Sulfuric Acid

Sulfuric Acid


Sulfuric acid is a strong corrosive acid. It combines very easily with water, making it a good drying agent. Sulfuric acid is the most widely used acid in industry. It is used to make detergents, dyes, drugs, explosives, pigments, fertilizers, and many other products. It is also the acid in lead-acid electric batteries. The historical name of this acid is oil of vitriol.

It is also spelled sulphuric (H2SO4), also called oil of vitriol, or hydrogen sulfate, dense, colourless, oily, corrosive liquid; one of the most important of all chemicals, prepared industrially by the reaction of water with sulfur trioxide. Sulfuric acid at a high concentration can cause very serious damage upon contact, since not only does it cause chemical burns via hydrolysis, but also secondary thermal burns through dehydration. It can lead to permanent blindness if splashed onto eyes and irreversible damage if swallowed.

Pure sulfuric acid has a specific gravity of 1.830 at 25 °C (77 °F); it freezes at 10.37 °C (50.7 °F). When heated, the pure acid partially decomposes into water and sulfur trioxide; the latter escape as a vapour until the concentration of the acid falls to 98.3 percent. This mixture of sulfuric acid and water boils at a constant temperature of 338 °C (640 °F) at one atmosphere pressure. Sulfuric acid is commonly supplied at concentrations of 78, 93, or 98 percent.


Formula and Structure of Sulfuric Acid

The chemical formula of sulfuric acid is H2SO4 and its molecular weight is 98.079 g/mol. Its chemical structure is shown below. The sulfur atom is bound to two oxygen atoms through double bonds, and two hydroxyl groups (OH) through single bonds. It is a diprotic acid, as it can release two protons.

Physical Properties: H2SO4 is a colorless or slightly yellow viscous liquid with a pungent odor. It has a density of 1.84 g/mL, boiling point of 337 °C, and melting point of 10 °C. “Concentrated” sulfuric acid is 98% in water, and is the most stable form. Many other concentrations, with different names, are available for various purposes. Battery acid is 29–32%, chamber acid is 62-70%, and tower acid is 78-80%.

Chemical Properties: Sulfuric acid is a very strong, diprotic acid. It is hygroscopic and readily absorbs moisture from air. It is a powerful oxidizing agent and reacts with many metals at high temperatures. Concentrated H2SO4 is also a strong dehydrating agent. Addition of water to concentrated sulfuric acid is a very exothermic reaction and can lead to explosions.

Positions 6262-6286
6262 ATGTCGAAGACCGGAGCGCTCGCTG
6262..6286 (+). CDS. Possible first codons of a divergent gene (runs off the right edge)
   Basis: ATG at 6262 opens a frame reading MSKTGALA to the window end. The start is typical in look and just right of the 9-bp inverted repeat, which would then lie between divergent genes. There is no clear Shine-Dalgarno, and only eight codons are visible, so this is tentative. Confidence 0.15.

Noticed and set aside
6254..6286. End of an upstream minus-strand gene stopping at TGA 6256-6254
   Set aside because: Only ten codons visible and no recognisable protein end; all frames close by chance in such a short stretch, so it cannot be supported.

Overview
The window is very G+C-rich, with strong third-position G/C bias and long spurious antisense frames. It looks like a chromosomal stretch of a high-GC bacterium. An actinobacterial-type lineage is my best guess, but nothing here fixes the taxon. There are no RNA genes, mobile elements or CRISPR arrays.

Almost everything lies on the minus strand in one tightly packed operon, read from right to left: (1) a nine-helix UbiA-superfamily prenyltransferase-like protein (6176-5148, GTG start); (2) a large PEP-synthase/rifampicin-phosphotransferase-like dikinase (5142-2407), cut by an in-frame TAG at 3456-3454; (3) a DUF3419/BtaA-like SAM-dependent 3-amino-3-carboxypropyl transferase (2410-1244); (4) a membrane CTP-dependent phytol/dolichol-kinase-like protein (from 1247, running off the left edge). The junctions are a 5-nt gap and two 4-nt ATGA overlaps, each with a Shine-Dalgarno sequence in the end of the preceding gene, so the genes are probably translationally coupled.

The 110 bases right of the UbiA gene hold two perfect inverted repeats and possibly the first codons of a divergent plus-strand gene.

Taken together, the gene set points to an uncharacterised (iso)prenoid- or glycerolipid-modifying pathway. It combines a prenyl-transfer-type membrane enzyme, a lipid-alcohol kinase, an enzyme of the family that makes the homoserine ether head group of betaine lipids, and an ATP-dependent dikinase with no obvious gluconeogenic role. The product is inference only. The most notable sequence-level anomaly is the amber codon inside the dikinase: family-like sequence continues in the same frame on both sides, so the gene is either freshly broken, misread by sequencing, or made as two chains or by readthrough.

The term fuming sulfuric acid, or oleum, is applied to solutions of sulfur trioxide in 100 percent sulfuric acid; these solutions, commonly containing 20, 40, or 65 percent sulfur trioxide, are used for the preparation of organic chemicals.

Production of Sulfuric Acid

There are two major processes (lead chamber and contact) for production of sulfuric acid, and it is available commercially in a number of grades and concentrations.

Lean Chamber Process: In the lead chamber process hot sulfur dioxide gas enters the bottom of a reactor called a Glover tower where it is washed with nitrous vitriol, sulfuric acid with nitric oxide, NO, and nitrogen dioxide, NO2, dissolved in it, and mixed with nitric oxide and nitrogen dioxide gases; some of the sulfur dioxide is oxidized to sulfur trioxide and dissolved in the acid wash to form tower acid or Glover acid (about 78% H2SO4). The acid produced in the chambers, often called chamber acid or fertilizer acid, contains 62% to 68% H2SO4.

Contact Process: In the contact process, purified sulfur dioxide and air are mixed, heated to about 450°C, and passed over a catalyst; the sulfur dioxide is oxidized to sulfur trioxide. The catalyst is usually platinum on a silica or asbestos carrier or vanadium pentoxide on a silica carrier. Acid of any desired concentration may be produced by mixing or diluting the products of this process.

Uses of Sulfuric Acid

Sulfuric acid has many uses in different industries, such as mineral processing, petroleum refining, fertilizer production, wastewater processing, etc. It is also used in the production of cleaning agents, dyes, pigments, drugs, detergents, and explosives. It is commonly used as the electrolyte in lead-acid batteries. It has widely varied uses and plays some part in the production of nearly all manufactured goods.

It is used in petroleum refining to wash impurities out of gasoline and other refinery products. Sulfuric acid is used in processing metals, e.g., in pickling (cleaning) iron and steel before plating them with tin or zinc. Rayon is made with sulfuric acid. It serves as the electrolyte in the lead-acid storage battery commonly used in motor vehicles, acid for this use, containing about 33% H2SO4 and with specific gravity about 1.25, is often called battery acid.